Information and Communication Technologies 2009Back
The 2009 BBVA Foundation Frontiers of Knowledge Award in the Information and Communication Technologies category goes to engineer and mathematician Thomas Kailath (Pune, India, 1935) for creating knowledge with transformative impact on the information and communication technologies that permeate everyday life. These pioneering developments laid the mathematical foundations enabling solutions to some of the challenging problems in this area and have also served to break through the barrier of chip miniaturization.
Thomas Kailath, Hitachi America Professor Emeritus of Engineering at Stanford University, is author of a mathematical development enabling the production of increasingly small size chips. Methods of his invention are able to pattern integrated circuits with components finer even than the lightwaves used in their production, rather like drawing a line that is finer than the point of the pencil. This discovery, moreover, emerged at a time when the limits of chip miniaturization seemed close and insurmountable.
Kailath was able to conquer that barrier to achieve the results forecast by ‘Moore’s law’, whereby the number of transistors that can be placed in an integrated circuit doubles every year and a bit. “At that time it was thought that 100 nanometers was the smallest thing you could make in a chip with optics (a nanometer is one millionth of a millimeter). Right now, the limit stands at 32 nanometers, and we were the first to break through that barrier”, he explains.
Thomas Kailath has revolutionized a multitude of supposedly disparate areas, from wireless communications and mobile telephony to the aforementioned miniaturization of integrated circuits.
In the field of wireless communications, his work led to the development of a new antenna system used in the now ubiquitous Wi-Fi technology, and was also instrumental in bringing to market the GSM cell phone standard.
In this terrain, Kailath predicts that “Cell phones will get better and better, with more computing power. They will eventually replace computers”. He declares himself “astounded” by the predominance of the mobile phone. “Nowadays people think that if you don’t answer the phone there’s something wrong. I don’t always carry mine with me because like any technology it has its drawbacks, but the ability to be globally connected at any time is a good thing. Less good is that today we are drowning in information, but that doesn’t mean we are absorbing more”.
Besides his major contributions to the applied sciences, many of the Frontiers laureate’s achievements are purely mathematical. For Kailath is that rare combination: a scientist with the ability to solve profound mathematical problems and translate them into practical applications, generating new technologies and transferring them to industry.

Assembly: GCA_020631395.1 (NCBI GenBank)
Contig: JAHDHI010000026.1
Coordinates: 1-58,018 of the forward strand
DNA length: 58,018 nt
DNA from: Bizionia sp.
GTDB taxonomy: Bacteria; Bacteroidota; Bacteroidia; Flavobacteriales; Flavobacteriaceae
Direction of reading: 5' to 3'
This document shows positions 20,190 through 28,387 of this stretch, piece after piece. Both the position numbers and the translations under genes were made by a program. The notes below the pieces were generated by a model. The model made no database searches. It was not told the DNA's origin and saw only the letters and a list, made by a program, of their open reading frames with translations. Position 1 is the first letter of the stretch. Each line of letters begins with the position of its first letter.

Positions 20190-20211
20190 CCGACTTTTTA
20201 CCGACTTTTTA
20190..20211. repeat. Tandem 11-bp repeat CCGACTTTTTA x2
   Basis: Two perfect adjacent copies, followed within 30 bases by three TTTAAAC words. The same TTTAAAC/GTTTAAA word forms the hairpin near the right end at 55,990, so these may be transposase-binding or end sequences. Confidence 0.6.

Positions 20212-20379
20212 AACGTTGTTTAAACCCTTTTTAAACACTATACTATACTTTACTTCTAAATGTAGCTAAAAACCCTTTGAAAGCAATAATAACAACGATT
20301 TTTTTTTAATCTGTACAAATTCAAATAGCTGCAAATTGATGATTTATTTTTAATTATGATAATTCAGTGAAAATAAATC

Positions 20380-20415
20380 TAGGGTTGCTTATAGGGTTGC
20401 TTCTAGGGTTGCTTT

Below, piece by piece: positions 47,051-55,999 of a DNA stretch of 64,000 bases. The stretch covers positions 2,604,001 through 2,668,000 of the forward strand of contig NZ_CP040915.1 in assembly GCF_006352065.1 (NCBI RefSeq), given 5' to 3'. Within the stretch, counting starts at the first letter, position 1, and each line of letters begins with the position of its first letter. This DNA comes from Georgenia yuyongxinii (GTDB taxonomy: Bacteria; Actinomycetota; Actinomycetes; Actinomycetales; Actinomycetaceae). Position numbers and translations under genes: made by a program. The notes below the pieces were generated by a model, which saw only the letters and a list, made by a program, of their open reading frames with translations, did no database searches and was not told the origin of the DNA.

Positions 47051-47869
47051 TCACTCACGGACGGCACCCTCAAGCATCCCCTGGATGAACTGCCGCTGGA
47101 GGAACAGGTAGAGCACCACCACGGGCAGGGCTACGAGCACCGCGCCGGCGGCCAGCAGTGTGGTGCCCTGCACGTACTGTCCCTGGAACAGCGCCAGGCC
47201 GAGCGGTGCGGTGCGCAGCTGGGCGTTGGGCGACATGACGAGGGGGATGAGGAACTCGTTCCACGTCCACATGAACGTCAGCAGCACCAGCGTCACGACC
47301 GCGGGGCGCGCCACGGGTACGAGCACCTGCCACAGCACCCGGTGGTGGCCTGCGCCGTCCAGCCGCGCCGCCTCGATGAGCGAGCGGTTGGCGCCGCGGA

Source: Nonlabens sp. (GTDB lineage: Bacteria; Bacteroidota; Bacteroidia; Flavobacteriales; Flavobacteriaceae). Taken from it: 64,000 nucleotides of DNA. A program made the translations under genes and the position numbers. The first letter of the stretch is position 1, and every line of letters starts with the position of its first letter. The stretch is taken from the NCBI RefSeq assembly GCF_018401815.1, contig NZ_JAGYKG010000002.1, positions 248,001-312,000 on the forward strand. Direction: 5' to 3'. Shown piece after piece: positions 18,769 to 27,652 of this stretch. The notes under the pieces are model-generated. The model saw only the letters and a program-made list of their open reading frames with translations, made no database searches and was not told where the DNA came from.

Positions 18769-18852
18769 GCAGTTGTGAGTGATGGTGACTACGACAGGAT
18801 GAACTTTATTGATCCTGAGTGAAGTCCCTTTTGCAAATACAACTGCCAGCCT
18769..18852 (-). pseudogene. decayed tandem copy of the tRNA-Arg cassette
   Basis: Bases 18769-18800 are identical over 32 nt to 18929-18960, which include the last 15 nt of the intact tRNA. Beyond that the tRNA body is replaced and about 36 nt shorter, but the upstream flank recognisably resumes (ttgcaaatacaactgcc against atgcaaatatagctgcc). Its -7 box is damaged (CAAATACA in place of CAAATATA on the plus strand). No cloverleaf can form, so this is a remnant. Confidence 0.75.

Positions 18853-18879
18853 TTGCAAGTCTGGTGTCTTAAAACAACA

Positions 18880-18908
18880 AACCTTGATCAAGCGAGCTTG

He has been nominated by the president of the IEE Signal Processing Society, José M. F. Moura, at the Carnegie Mellon University, with the support of the Spanish Royal Academy of Engineering, the Institute of Advanced Studies of the Technical University of Munich; the School of Engineering of the Stanford University, the Massachusetts Institute of Technology, the Princeton School of Engineering and Applied Science; the Israel Institute of Technology; and the Imperial College London.
A tribute to the brilliance of his students
In the course of his teaching career, the awardee has directed around eighty PhD theses, a good deal more than the average U.S. university professor, and has worked alongside postdoctoral researchers all over the world. Many of these students now occupy leading positions in industry or have set up their own businesses.
“I was able to see the opportunities and enter new fields because I learned to use my students as intelligence amplifiers”, says Kailath. “So I regard this prize as a tribute also to them, to their brilliance and dedication”.
Kailath has authored some 400 publications in specialist journals, as well as various books that set new standards in their subject area.
Born in Pune (India), in 1935, he was far from being a child prodigy in mathematics and in fact passed his exams at school by memorizing the solutions to all the problems taught in class. It was not until geometry entered the curriculum that the young Kailath warmed to his subject. Years later, studying at Pune University, Kailath happened on his future when reading an article by Claude Shannon titled “Information Theory” in the magazine Popular Science. That was back in 1950, when TV signal transmission was still an emerging technology. In 1956, Kailath was awarded a grant to continue his doctorate studies at Massachusetts Institute of Technology (MIT), in Cambridge (United States), where he became the center’s first ever Indian-born student. In 1976, he was naturalized a U.S. citizen.
Chairing the jury was Andrea Goldsmith, Professor of Electrical Engineering at Stanford University and Junior Past President of the Information Theory Society of the IEEE (Institute of Electrical and Electronics Engineers, the most influential professional association in the world of advanced technology). Other members were Ronald Ho, Distinguished Engineer on the VLSI Research Group of Sun Microsystems; Oussama Khatib, professor and leading specialist in robotics working at the Artificial intelligence Laboratory of Stanford University; Nico De Rooij, Director of the Institute of Microengineering at the École Polytechnique Fédérale de Lausanne (Switzerland); and Spaniard Ramón López de Mántaras, Director of the Artificial Intelligence Research Unit (IIIA-CSIC).